Top 10 Must-Read SF Books

Science fiction is the genre utilized by visionary writers to transcend the barriers of the mundane and imagine a completely different society wielding unimaginably complex technology or, on the contrary, broken down post apocalyptic scenarios where humanity and adjacent species revert to the cave dwellers stage.

But that is exactly what makes science fiction so great, as not being forced to adapt the storyline to match current events or recreate historically accurate scenarios opens up a world of possibilities. Following, a list of what critics, awards and the number of copies sold deem to be the best sci-fi novels of all time.

 

1. Frank Herbert’s “Dune”

Frank Herbert's 'Dune'

Arguably the biggest masterpiece of the science fiction genre, Dune has been highly acclaimed by critics and fans. For its authorship, Frank Herbert received the Nebula Prize and the Hugo Award. It is necessary to mention that Dune is only the original book in the 8 novel series written by Frank Herbert and Brian Herbert (Frank Herbert’s son) in collaboration Kevin J. Anderson have released several prequels to it. The plot revolves around a desert planet inhabited by rebels of the empire and gigantic sandworms, which just happens to be the only source of mélange – a drug with invaluable properties – in the galaxy. The immersive story involves political plots, strange religions and humanity’s time old quest for a messiah.

 

2. Robert Heinlein’s “Stranger in a strange land”

Robert Heinlein's 'Stranger in a strange land'

This international best seller shifts the paradigm of aliens completely. Rather than view them as ruthless invaders like H.G. Wells, Robert Heinlein’s tale involves the adventures of a human born among Martians who returns to his home planet. Naturally, his Martian education gives him an entirely new perception of the Earth’s society and he embarks on a journey to overcome the differences of two species and put an end to fear and jealousy between them by creating the Church of All Worlds.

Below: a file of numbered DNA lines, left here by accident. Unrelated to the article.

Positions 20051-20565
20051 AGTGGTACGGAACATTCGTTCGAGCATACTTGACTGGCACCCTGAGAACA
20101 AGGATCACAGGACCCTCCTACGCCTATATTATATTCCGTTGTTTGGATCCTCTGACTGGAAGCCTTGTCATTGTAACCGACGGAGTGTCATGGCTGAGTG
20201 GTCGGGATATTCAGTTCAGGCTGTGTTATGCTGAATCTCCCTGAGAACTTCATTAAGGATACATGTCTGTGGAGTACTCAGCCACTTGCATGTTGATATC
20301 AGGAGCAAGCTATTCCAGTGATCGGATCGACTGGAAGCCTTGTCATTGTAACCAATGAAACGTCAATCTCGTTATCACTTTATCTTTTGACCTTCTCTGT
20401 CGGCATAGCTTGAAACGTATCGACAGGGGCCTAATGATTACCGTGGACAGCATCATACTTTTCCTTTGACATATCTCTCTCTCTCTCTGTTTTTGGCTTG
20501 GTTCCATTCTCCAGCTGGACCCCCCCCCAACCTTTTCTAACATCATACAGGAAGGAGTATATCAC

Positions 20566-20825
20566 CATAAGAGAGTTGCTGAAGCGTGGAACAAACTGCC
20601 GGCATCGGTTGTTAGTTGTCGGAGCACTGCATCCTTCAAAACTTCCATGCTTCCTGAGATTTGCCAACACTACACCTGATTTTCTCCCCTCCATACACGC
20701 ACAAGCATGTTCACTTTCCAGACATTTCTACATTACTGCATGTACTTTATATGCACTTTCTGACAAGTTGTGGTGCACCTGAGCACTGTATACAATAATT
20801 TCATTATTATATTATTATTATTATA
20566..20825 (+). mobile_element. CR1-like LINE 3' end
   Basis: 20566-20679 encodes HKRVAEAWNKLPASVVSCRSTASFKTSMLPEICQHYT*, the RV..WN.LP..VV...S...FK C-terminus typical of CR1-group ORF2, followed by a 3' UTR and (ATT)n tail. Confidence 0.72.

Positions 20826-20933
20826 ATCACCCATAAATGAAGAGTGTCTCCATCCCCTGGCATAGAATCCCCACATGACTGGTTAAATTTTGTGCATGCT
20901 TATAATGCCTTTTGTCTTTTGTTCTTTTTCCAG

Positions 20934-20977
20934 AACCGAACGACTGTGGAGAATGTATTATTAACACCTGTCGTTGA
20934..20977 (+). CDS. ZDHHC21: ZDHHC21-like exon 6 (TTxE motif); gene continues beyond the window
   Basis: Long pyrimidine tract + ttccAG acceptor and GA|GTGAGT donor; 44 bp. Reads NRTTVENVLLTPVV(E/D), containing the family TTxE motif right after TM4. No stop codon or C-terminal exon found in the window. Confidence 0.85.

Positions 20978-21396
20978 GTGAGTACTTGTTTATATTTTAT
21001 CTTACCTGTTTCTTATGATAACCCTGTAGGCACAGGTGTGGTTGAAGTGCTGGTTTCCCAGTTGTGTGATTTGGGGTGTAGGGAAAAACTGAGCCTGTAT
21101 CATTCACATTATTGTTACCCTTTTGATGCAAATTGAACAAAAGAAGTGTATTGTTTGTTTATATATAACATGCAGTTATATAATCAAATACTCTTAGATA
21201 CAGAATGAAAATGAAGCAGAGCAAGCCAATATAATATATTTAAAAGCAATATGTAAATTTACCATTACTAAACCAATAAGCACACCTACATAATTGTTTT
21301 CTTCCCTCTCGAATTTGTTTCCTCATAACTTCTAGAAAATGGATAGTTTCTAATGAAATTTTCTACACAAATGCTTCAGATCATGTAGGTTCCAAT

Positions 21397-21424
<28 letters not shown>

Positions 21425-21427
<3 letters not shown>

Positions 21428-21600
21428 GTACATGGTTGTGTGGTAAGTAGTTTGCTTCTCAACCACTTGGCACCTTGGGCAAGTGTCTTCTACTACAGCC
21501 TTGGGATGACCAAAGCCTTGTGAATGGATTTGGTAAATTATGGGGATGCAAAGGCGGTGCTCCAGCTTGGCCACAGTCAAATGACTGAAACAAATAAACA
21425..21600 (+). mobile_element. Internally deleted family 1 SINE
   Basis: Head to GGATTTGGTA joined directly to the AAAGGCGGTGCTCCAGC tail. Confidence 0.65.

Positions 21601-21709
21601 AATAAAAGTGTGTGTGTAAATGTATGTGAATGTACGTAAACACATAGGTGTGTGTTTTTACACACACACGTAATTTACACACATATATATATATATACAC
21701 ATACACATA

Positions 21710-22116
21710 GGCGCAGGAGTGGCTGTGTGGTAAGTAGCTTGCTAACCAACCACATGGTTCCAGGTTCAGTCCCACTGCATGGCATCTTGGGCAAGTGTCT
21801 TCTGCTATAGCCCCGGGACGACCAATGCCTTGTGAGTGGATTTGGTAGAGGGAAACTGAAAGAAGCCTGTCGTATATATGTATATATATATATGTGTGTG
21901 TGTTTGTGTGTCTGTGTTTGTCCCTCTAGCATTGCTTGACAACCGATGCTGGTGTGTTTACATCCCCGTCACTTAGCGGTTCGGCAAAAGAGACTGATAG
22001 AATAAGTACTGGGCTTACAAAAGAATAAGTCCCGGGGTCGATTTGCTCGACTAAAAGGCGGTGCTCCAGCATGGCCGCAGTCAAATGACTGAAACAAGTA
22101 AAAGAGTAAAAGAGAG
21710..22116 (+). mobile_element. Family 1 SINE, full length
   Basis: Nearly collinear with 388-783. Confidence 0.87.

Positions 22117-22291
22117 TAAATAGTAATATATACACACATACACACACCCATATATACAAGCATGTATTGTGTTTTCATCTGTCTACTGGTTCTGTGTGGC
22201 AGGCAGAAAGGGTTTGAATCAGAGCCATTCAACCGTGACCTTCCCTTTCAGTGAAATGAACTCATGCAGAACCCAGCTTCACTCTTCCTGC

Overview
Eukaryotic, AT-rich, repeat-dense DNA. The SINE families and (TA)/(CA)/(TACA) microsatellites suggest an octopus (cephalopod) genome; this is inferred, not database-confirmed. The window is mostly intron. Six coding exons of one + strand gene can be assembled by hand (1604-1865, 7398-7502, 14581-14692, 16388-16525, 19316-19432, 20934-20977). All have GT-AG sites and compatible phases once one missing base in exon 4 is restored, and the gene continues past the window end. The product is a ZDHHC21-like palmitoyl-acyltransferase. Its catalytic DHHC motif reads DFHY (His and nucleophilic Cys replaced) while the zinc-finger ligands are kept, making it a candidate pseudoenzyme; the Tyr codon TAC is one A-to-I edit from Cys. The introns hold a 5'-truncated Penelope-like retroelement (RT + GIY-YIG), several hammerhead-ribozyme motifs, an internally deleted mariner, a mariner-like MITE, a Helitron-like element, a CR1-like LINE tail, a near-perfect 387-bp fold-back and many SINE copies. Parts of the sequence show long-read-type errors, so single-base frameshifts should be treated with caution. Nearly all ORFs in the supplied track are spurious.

3. Kim Stanley Robinson’s “Red Mars”

Kim Stanley Robinson's 'Red Mars'

Many critics have associated Robinson’s Red Mars with an instruction manual for the terra-forming of new worlds, except this particular manual is packed with an immersive plot, incredibly detailed characters and much more. The story line takes us on a journey alongside the original group of Mars colonists and their adventures of creating a new society. And, the main question is whether or not this planet should be transformed into a second Earth.

 

4. Isaac Asimov’s “Foundation”

Isaac Asimov's 'Foundation'

Just like Dune, Isaac Asimov’s Foundation is part of a huge series of novels and has several sequels and prequels. However, most people are only familiar with the Foundation Trilogy, which comprises of:

• Foundation

• Foundation and the Empire

• Second Foundation

The genius and vision of Isaac Asimov are evident in these books, as it weaves a complex tale of human empire that stretched out so far across space that Earth, its planet of origin was nearly forgotten. The fate of all empires, corruption, bureaucracy and intrigues has finally made the empire collapse. However, thanks to one man – the psycho-historian Hari Sheldon – and his desperate attempt to preserve humanity’s achievements and help the race transcend into a new era, there is still hope.

 

5. Arthur C. Clarke’s “Rendezvous with Rama”

Arthur C Clarke's 'Rendezvous with Rama'